Satya writes: First, an early Christmas gift - until the end of today (10th Dec) you can get my new novel Afterwards for 99p / 99c. Take some time out for yourself over the holidays with this ”humbling, insightful, funny and very easy to read” book.
This weekend, a patch of eczema on my wrist flared up angrily.
When it itches, it is almost impossible not to scratch it. When I scratch it I make the skin more irritated, red, and raw. Sometimes it bleeds. When I scratch it, it contributes to an even greater itch later.
Last night, after failing to resist the itch again, I realised that the pain that follows scratching is much easier to live with than the itch.
Just like life. We all experience many ‘itches’ during our day – to check our email unnecessarily, to eat chocolate, to drink too much, to spend money we don’t have on something we don’t really need.
We get a little buzz from this short-term ‘scratching’, and our simple brains like this. They don’t quite realise that the consequence of this short term pleasure is some longer term pain – too much chocolate or alcohol leads to health problems, too much spending leads to debt.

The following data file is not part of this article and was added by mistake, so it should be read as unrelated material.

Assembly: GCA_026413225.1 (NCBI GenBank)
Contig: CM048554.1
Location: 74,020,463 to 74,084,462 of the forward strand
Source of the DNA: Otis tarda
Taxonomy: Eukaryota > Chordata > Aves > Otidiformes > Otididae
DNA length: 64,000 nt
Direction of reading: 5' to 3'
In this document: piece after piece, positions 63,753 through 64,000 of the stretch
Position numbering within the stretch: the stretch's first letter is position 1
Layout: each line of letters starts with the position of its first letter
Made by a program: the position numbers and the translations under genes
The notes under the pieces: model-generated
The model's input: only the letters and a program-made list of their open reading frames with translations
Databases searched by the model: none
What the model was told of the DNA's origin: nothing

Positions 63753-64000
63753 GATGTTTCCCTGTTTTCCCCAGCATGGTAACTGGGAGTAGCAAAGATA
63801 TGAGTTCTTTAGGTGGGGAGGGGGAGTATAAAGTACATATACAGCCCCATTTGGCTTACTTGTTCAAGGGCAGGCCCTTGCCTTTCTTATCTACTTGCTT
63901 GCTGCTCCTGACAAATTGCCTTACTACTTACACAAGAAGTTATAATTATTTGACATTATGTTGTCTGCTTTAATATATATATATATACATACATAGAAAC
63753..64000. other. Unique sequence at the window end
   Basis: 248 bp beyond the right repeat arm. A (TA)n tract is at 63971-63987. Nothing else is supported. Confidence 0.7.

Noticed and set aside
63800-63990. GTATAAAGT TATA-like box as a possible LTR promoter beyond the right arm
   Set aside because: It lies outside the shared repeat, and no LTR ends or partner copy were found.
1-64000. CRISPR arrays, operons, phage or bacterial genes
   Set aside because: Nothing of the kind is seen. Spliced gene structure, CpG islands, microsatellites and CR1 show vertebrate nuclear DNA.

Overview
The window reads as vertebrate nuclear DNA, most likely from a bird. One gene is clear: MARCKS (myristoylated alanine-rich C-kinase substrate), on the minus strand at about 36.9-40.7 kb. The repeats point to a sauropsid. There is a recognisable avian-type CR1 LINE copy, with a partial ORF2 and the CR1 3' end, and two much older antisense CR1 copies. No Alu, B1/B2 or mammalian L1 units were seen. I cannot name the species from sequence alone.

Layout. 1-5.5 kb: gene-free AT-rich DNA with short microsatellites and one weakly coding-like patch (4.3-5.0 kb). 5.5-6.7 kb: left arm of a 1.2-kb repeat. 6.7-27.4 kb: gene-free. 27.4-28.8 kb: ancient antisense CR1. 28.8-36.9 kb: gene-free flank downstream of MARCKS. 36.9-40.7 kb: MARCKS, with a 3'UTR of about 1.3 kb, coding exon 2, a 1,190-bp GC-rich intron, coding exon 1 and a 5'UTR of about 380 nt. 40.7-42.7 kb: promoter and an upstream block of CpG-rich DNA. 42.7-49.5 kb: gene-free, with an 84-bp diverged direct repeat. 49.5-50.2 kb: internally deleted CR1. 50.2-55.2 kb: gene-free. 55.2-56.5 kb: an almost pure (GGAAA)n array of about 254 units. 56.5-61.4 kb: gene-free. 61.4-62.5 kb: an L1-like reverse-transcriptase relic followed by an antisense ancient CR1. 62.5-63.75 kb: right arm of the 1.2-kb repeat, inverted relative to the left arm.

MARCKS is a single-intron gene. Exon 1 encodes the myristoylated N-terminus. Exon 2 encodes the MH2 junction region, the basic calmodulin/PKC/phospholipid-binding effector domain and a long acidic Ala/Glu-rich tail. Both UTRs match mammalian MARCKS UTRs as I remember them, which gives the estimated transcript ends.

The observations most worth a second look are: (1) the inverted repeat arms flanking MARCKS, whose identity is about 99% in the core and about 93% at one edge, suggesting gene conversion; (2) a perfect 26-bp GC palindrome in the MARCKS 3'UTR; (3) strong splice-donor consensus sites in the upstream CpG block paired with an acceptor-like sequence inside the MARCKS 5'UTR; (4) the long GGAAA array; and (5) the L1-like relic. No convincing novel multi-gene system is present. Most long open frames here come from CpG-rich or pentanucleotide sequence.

They also often protect us from facing whatever it is we might be trying-to-avoid with compulsive behaviour – feelings of sadness, anger or loneliness, or simply that we ought to be doing our tax return instead.
When I can manage to resist itching, my wrist gradually starts to heal. I have to resist the itch many times, and then eventually it just goes away of its own accord.
This is how it is in life too. We just need to notice the urge to itch when it comes up, acknowledge it, and sit with it. Sit on your hands if you need to. Notice how the urge peaks, and then gradually ebbs away. When the urge comes up again, repeat. And repeat, and repeat.
Have patience with yourself. Be kind. Know that you won’t resist perfectly every time. Progress is more important than perfection, however slow. It takes time to retrain our brains, but we can do it. I haven’t itched my wrist all morning. It’s already feeling less angry.
What itch would you like to stop scratching? Let us know in the comments, and good luck.
Image: erika g.